Many of the historic structures atop Schooley’s Mountain have lined the area since the 1700s, offered as resort hotels and
The area was a draw for wealthy businesspersons from New York and eastern New Jersey who looked to escape to the country’s idyllic setting.
The Jefferson Colonial home at 18 Pleasant Grove Road, resting on slightly more than three acres of manicured land, saw many iterations of the tourist time, serving as a hotel, boarding house and ultimately as a single-family residence.
Earlier this year, the home was bought by Craig Heard of Succasunna for $450,000–less than half the original asking price of $1 million requested by the previous owner, Ann Kittelberger.
Heard, president of Gateway Outdoor Advertising, a national company that designs exterior advertising displays such as billboards and vehicle wraps, is a self-proclaimed lover of historic homes, and has always wanted to own one.
“My wife and I have always wanted a historic home,” Heard said as he walked through the various rooms of the five-bedroom residence. “This house went on the market more than two years ago and we put in an offer back then. But we couldn’t reach a deal. Over time, the price went down and we were able to make the purchase.”
The home–also known as “Idle Hour”–was used as a summer retreat by one of its owners from the 1900s, William J. Davis, before the Harrison, New Jersey lawyer moved there permanently.
Heard has similar designs for the home, but is going to expand its list of uses, converting the first floor of the main building into an office for his company.
One of the bedrooms upstairs will be used fulltime by Heard’s son-in-law, who is working on restoring the home. Heard plans to bring immediate and extended family to the campus for summers and weekend getaways.
Shining a Historic Gem
The home, along with its two-story barn house, began to dilapidate over the years as a result of Kittelberger’s inability to keep up with the centuries-old structure.
To serve as living quarters for new residents and a professional office space, much restoration is needed.
Before Heard could lay a finger on any of the home’s structure, he needed to work with the Washington Township zoning board and Historic Preservation Society.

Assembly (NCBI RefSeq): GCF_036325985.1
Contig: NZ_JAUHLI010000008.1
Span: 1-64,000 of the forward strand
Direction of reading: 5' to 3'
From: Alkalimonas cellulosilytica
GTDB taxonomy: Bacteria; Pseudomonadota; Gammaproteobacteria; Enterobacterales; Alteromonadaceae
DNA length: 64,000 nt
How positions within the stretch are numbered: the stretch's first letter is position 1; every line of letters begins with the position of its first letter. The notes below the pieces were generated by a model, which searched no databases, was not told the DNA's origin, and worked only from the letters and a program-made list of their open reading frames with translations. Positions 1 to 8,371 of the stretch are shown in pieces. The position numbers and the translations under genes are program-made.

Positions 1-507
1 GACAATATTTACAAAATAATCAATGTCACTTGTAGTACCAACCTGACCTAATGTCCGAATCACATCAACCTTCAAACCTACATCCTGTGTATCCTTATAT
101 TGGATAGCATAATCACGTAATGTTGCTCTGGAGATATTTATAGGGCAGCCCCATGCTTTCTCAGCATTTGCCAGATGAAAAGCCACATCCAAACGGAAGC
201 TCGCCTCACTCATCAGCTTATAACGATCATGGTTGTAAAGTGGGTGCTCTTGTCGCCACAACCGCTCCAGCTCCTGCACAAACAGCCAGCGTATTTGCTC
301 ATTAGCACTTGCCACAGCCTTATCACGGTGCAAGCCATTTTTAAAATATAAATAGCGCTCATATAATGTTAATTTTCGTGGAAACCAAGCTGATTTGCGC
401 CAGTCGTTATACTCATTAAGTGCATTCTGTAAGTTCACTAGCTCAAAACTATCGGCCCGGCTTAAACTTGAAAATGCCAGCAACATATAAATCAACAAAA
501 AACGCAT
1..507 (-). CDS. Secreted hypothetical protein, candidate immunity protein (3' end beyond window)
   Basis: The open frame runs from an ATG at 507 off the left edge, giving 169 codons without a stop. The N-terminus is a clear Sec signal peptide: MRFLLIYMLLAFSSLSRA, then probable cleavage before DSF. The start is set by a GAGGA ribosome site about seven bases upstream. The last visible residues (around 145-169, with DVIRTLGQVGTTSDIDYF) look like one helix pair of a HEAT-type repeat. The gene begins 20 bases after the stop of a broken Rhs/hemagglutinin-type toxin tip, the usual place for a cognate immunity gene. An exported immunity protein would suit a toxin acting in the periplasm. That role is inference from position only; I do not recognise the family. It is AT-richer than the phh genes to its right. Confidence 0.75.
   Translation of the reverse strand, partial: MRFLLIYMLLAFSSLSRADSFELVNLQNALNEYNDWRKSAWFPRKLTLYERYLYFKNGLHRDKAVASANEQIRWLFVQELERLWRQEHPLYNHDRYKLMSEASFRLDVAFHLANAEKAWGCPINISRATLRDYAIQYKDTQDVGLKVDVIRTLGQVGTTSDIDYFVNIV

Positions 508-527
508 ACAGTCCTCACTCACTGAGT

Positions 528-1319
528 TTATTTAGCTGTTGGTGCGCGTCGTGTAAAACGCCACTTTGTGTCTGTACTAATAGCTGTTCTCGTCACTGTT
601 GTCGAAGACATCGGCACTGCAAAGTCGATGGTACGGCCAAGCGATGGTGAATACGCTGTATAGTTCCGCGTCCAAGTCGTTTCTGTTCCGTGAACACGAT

The new homeowner went over details with both bodies and came to terms on what could and couldn’t be done.
“There is so much here, so much history and little glimpses into what went on here–I don’t want to change any of that,” Heard said. “I want to keep as much of the history as possible.”
Heard is taking the restoration so seriously that he’s contracted just family members to do the work.
“There’s a sensitivity involved,” he said. “There’s too much history to be accounted for, and I don’t want to lose any of it.”
Heard has been collecting each piece of memorabilia possible as he spends more and more time on the property. From old locks to photos of what may have been former owners, anything he finds is a keepsake. If someone working on the home finds something, they give it directly to Heard, who is trying to piece together more of the history behind the home’s inhabitants.
The restoration includes sprucing up the bedrooms and downstairs area, which will be divided into offices. The basement, at some point, may be converted into a “man cave or wine cellar,” Heard said. But that’s not at the forefront of the project.
Each floor of the house offers something unique, a different view into simpler times. The living quarters weave and wind through the home, while large principal rooms on the main floor offer in-wall nooks for storage and fireplaces with eye-level mantles.
Any new furniture or accoutrements in the home and office will be brought in with history in mind. “It will either be antique furniture or have the look and feel of the 1800s,” Heard said.
Located in the Schooley’s Mountain Historic District, which is recognized by county, state and federal governments, the home’s front door sits just a few feet off Pleasant Grove Road, tucked behind a stone wall and gate entryway to the property.
Heard expects the complete restoration of the home and barn house to take about two and-a-half years, with a price tag of somewhere in the neighborhood of $250,000, he said.
For now, though, the businessman is going to enjoy the adventure of restoring his first historic home, and taking in all the charm and beauty the structure has to offer.